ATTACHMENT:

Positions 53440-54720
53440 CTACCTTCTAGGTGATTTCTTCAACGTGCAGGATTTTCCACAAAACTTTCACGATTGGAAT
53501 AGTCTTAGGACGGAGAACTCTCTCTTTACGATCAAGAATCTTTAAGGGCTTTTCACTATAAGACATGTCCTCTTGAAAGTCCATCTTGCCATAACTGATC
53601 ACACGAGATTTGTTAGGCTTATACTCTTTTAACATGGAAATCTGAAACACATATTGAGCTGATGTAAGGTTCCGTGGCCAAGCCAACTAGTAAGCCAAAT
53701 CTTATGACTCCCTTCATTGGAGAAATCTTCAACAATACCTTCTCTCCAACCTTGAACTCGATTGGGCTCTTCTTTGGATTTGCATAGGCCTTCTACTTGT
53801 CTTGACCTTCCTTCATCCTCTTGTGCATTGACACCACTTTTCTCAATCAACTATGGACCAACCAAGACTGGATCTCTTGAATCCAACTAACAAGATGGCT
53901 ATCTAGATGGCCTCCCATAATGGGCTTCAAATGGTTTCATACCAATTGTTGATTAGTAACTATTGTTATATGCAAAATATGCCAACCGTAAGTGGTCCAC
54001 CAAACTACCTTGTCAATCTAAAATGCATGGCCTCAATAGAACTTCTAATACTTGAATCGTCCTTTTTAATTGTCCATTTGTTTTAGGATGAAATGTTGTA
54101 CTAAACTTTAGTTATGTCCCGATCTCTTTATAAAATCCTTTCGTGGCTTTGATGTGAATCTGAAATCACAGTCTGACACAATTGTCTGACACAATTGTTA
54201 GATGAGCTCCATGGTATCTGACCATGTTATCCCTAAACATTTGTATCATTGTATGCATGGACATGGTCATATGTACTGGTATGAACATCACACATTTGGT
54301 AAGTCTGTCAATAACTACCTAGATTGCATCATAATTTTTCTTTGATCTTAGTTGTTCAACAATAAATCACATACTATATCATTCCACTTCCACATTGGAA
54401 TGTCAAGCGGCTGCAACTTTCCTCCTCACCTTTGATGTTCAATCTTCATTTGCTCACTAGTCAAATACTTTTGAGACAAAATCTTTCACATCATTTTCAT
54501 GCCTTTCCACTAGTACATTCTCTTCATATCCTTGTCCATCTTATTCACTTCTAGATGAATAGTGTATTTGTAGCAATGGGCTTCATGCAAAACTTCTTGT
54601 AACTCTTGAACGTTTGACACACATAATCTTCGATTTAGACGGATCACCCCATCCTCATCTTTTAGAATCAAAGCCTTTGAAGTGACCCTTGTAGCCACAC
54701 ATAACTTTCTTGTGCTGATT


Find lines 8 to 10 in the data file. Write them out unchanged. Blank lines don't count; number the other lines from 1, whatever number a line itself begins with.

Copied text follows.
54001 CAAACTACCTTGTCAATCTAAAATGCATGGCCTCAATAGAACTTCTAATACTTGAATCGTCCTTTTTAATTGTCCATTTGTTTTAGGATGAAATGTTGTA
54101 CTAAACTTTAGTTATGTCCCGATCTCTTTATAAAATCCTTTCGTGGCTTTGATGTGAATCTGAAATCACAGTCTGACACAATTGTCTGACACAATTGTTA
54201 GATGAGCTCCATGGTATCTGACCATGTTATCCCTAAACATTTGTATCATTGTATGCATGGACATGGTCATATGTACTGGTATGAACATCACACATTTGGT